The current statutory requirement, per Md. Ann. Code Est. & Trust Section 17-110, is that the financial power of attorney must be signed by the principal (i.e., your relative in the nursing home) before a notary public in the physical presence of two witnesses.

    This means that the principal, the notary public, and two witnesses must all be together in person, at the same time, in order for the financial power of attorney to be officially signed and notarized. Virtual presence (e.g., through Zoom or Facetime) for any of those four people is not acceptable.

The Requirement of Physical Presence

The unique challenge during COVID-19 is that there are severe restrictions about who can enter assisted living facilities and nursing homes. On top of that, even in pre-COVID-19 times, many staff members of these facilities were already reluctant to assist in document executions. They’re afraid of being dragged in as witnesses if someone contests the validity of the legal document.

The requirement of physical presence is an issue not only for getting a financial power of attorney notarized. In Maryland, although last will and testaments and advance directives do not need to be notarized, they do require the physical presence of witnesses.

This means that there are complicated issues across the board with getting estate planning documents executed during the pandemic.

Local Elder Law Firm: How We Help During COVID-19

As a result of COVID-19:

  1. There is an even greater need to use the advance directive and financial power of attorney.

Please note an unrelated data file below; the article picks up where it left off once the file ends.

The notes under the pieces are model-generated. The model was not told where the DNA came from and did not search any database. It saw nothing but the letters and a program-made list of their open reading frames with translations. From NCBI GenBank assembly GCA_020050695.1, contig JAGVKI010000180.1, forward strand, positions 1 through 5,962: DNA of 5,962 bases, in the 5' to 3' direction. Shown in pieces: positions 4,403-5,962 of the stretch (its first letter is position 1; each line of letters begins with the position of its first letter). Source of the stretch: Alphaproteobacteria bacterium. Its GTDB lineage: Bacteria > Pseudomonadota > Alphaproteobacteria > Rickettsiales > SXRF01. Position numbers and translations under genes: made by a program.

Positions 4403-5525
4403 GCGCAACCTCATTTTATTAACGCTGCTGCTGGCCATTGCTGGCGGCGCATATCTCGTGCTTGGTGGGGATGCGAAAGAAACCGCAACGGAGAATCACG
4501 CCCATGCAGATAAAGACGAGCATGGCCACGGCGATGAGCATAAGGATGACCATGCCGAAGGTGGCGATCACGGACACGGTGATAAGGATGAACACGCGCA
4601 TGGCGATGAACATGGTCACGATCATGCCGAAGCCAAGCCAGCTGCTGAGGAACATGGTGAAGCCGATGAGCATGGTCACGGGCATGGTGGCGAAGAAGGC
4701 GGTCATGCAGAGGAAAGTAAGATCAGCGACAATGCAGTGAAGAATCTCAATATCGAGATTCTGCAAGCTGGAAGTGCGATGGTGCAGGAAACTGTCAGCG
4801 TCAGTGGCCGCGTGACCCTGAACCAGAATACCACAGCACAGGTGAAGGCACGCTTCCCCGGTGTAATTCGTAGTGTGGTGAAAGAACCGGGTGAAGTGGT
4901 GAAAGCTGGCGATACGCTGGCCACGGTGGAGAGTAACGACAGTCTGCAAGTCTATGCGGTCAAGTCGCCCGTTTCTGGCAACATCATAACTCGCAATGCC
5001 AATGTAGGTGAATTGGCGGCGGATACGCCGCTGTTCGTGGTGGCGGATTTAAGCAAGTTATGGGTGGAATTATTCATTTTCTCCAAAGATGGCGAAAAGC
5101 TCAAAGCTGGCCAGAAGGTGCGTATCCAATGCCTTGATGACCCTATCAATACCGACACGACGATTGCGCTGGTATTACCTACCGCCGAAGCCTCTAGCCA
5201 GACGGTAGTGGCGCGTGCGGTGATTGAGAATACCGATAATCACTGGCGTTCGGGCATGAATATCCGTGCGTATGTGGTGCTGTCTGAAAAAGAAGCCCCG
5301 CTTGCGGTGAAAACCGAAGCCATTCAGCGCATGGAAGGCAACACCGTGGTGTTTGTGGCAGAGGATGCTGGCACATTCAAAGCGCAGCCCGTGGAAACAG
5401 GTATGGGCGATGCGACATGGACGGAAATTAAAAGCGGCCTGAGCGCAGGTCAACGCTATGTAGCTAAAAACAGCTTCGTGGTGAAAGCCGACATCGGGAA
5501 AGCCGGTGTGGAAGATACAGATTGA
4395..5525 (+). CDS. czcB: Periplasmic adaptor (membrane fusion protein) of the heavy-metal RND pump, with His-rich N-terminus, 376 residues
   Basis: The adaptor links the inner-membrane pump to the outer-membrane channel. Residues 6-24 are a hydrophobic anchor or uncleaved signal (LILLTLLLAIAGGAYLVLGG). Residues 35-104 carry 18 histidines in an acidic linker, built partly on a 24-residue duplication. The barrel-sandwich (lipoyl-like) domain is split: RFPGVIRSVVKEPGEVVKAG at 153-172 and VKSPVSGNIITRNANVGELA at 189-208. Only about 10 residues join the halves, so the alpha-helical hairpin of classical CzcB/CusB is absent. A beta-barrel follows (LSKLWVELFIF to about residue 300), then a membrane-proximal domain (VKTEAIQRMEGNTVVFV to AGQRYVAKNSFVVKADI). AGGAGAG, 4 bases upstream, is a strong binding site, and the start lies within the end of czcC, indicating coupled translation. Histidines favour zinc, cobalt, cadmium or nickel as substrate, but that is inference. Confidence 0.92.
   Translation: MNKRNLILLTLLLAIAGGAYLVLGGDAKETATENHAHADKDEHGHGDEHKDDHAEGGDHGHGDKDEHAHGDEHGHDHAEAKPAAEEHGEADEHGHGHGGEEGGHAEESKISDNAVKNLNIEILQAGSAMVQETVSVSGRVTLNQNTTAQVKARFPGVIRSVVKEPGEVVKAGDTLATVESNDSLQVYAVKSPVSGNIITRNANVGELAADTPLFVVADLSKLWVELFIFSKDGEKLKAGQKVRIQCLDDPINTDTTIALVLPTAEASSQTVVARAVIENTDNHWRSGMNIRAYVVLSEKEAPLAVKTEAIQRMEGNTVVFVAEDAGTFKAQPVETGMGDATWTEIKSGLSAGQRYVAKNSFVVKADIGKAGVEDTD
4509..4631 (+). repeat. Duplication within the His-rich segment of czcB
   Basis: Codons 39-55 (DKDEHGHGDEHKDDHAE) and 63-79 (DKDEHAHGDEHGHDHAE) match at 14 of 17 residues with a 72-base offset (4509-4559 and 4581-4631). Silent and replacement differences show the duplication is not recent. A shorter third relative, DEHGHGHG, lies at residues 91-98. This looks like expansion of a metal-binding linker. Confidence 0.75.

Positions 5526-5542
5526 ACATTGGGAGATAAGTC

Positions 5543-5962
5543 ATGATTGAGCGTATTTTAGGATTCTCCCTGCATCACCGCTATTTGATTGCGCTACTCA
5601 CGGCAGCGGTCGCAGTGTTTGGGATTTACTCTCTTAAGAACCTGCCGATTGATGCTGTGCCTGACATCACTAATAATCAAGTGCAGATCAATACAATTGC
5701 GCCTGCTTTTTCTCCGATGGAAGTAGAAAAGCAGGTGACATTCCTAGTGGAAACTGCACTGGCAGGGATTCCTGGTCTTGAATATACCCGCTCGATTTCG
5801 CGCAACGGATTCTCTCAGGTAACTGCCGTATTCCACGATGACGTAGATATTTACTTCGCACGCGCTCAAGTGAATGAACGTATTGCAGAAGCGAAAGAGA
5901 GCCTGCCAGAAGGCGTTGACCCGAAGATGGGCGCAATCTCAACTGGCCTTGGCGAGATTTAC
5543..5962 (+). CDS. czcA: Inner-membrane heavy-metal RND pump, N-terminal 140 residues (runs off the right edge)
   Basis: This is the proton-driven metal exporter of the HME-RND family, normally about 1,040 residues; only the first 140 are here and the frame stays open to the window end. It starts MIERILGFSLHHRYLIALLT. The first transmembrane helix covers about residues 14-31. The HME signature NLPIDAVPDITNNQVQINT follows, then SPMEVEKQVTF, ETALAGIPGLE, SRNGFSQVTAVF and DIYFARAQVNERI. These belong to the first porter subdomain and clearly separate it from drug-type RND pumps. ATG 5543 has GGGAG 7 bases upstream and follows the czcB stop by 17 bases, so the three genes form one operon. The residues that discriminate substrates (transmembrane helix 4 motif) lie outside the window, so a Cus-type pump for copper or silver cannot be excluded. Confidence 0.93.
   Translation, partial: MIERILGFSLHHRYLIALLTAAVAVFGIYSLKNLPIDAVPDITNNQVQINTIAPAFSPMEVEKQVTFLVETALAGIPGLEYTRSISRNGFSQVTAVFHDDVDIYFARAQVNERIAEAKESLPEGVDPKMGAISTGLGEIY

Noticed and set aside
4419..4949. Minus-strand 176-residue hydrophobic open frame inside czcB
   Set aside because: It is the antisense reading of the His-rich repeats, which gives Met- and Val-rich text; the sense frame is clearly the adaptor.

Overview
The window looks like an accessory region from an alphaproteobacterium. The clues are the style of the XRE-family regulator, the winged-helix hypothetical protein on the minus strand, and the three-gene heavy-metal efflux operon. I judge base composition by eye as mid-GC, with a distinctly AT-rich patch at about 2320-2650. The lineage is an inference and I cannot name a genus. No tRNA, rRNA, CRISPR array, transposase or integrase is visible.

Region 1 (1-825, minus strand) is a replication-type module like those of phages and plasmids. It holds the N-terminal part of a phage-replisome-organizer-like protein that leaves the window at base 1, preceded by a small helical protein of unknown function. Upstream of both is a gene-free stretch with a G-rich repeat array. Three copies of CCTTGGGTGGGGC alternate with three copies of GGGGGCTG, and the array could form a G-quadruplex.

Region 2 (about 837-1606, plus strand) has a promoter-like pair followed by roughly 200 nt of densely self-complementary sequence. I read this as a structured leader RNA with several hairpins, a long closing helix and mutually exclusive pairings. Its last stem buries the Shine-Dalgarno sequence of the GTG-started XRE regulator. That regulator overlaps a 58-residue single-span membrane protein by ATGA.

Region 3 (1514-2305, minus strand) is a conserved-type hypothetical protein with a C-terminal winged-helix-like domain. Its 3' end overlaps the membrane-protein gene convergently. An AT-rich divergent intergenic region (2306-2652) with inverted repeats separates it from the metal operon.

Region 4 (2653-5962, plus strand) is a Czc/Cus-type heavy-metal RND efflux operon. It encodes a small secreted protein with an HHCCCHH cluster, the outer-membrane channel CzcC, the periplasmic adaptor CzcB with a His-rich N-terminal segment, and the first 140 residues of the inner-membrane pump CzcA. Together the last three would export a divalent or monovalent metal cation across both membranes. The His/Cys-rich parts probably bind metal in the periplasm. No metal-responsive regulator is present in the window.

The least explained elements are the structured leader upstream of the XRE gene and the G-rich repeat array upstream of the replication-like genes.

2. But it is even harder to get these necessary documents executed.

At the Law Office of Adam J. Roa, we work with each family and each assisted living and nursing home facility on a case-by-case basis. As an experienced elder law firm in Maryland, we’re happy to guide you through the process of preparing these essential estate planning documents for your loved one. Please call us at 410-296-8166 x292.

Elder Law Office Maryland. Estate Planning. Nursing Home Negligence. Asset Protection. Probate.

COVID-19 Financial Power of Attorney

The most useful estate planning document during this COVID-19 pandemic is the financial power of attorney.

This document allows you to immediately access your elderly parent’s assets. If you’re unsure whether your parent is paying their bills in a timely fashion, then the power of attorney will allow you to access their financial information and pay their bills if necessary.

If your parent isn’t paying the bills, and if you don’t have the power of attorney, then your parent could risk experiencing the interruption of services (i.e. utilities, telephone, Internet), or the instigation of collection efforts, and the possible tax sale of their house.